Willa and I officially met last year during football tryouts. She moved to Landry freshman year when her dad was transferred to our county sheriff’s office as a sergeant. We knew of each other, but I didn’t have the time or inclination to venture outside my friend circle to get to know the new girl.
Then, at the start of junior year, she tried out for the cheer team. The year before, cheer usually practiced after school at the same time as football, but I had never really paid too much attention.
Cheerleaders were a fairly predictable group of like-minded girls and held a constant presence around the football team. Like buzzing bees. This year, though, there were a few new additions during tryouts. Specifically, a certain enthusiastic blonde who had caught my attention.
I remember being confused about why my gaze kept going back to that one girl. She may have drawn my focus several times before, in class and with how she spoke and interacted with other people; but what caused my reaction to go from mild interest and a flicker of a spark to laser-focused attention and a flaming blaze?
I considered that it may have been the spandex cheer briefs she’d been wearing, but I think it was just… her. I’d seen a different side to her, and it made that spark turn to flame.
Later, I learned that Willa loves music, is a decent singer, but is terribly uncoordinated.
She ended up not making the team and joined the school council and newspaper instead. But she still left her mark on the cheer team.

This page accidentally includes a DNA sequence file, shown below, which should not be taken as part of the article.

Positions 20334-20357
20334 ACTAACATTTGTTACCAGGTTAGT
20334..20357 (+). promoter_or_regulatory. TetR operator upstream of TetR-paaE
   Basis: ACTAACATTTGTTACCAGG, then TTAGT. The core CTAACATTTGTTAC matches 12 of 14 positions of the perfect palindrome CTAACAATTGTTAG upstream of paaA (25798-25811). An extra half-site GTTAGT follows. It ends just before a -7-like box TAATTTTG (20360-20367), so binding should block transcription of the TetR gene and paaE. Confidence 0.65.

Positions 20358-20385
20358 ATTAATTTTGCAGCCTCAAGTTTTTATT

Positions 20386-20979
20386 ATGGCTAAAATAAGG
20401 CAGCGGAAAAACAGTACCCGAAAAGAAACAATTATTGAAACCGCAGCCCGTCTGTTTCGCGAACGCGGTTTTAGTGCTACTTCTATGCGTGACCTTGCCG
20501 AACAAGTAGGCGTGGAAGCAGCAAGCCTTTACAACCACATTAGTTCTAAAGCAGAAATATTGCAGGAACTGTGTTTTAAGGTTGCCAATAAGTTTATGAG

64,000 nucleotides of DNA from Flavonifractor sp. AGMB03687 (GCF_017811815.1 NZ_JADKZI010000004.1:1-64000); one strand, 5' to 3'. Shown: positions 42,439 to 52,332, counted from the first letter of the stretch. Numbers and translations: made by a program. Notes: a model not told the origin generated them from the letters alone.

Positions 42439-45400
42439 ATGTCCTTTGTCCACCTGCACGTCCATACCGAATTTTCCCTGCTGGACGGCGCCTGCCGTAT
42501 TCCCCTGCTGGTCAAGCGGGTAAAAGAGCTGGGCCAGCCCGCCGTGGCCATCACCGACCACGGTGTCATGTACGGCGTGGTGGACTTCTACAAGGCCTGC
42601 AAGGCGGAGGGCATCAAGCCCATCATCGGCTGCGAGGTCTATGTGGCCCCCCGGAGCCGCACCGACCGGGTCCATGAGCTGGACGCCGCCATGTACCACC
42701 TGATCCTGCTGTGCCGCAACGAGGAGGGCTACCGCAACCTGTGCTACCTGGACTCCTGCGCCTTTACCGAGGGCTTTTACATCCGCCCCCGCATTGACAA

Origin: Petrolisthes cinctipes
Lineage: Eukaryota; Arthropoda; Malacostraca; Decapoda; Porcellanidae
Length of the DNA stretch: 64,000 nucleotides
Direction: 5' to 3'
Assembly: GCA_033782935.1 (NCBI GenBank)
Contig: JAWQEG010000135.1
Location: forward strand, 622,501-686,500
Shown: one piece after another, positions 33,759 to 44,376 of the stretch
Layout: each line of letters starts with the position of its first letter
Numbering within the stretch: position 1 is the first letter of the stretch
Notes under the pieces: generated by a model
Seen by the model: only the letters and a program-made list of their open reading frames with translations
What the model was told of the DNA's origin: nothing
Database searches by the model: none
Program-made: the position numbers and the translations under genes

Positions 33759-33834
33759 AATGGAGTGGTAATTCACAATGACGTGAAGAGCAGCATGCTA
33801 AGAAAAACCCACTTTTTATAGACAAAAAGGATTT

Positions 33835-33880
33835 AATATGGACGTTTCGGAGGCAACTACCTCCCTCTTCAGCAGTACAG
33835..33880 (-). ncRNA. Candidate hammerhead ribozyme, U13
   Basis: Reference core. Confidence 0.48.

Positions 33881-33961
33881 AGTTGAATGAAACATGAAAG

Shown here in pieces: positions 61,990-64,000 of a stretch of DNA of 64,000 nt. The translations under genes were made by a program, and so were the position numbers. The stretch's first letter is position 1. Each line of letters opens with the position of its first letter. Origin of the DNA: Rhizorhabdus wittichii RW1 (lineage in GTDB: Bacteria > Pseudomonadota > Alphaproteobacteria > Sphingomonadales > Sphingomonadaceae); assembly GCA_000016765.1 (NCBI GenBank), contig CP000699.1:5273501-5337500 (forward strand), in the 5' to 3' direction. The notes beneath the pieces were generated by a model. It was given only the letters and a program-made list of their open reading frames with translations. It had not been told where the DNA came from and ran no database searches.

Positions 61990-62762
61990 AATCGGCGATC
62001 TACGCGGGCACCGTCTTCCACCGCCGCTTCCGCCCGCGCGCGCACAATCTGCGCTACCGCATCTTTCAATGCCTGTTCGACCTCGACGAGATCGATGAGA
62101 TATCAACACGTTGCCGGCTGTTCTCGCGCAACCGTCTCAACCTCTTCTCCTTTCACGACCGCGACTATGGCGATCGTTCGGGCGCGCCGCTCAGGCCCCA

At least two girls had walked out of cheer tryouts still bleeding or bruised from Willa’s floundering efforts. Watching from afar, all I had seen was one chaotic blur of legs and hair. It had been entertaining, and at that point in my life, I welcomed any chance for a laugh or to feel content.
Not that I had been lacking in friends or females. I’m no quarterback, but as a wide receiver, I wasn’t alone unless I wanted it that way. According to Chelsey, the head cheerleader, I’ve got the tall, dark, and dangerous look going for me. Although, she’d only mentioned this twice, and both times were right before she stuck her tongue in my mouth.
With my home situation growing into a bigger obstacle each year, I’d had little time for parties and girls outside of school and football. But last year, there was this disastrous and sweet, honey-blonde girl who captivated me.
Prior to officially meeting her, I thought her name was Willow. She was in my English and biology classes, but we hadn’t spoken or interacted much. She was a slight wisp of a girl with slender, long legs she didn’t show off nearly enough. She wore her hair down in long, shiny waves; unless it was a test day, then she put her hair in serious mode—meaning a ponytail.
I don’t know why I noticed that, but I did. I also noticed that she did things with intention and kindness.
I stuck with my group of loud, obnoxious assholes, while she flitted around from group to group. She could make friends with anyone.
It wasn’t a sudden attraction. I had been watching her without acknowledging it. Then one day, there she was, unavoidable, glowing, and of course, accidentally maiming the other cheerleaders.
She was this glaringly bright light, burning into the retinas of my dark existence. The only light spots I had in my life were football and my brother. And the latter got on my nerves at least half the time.
Was I that dramatic and annoying at twelve years old? Shit, I hope not.
After football practice that day in the first week of junior year, I skipped heading into the locker room and instead caught up with her. Best decision I made that year. Hell, the best decision of my life so far.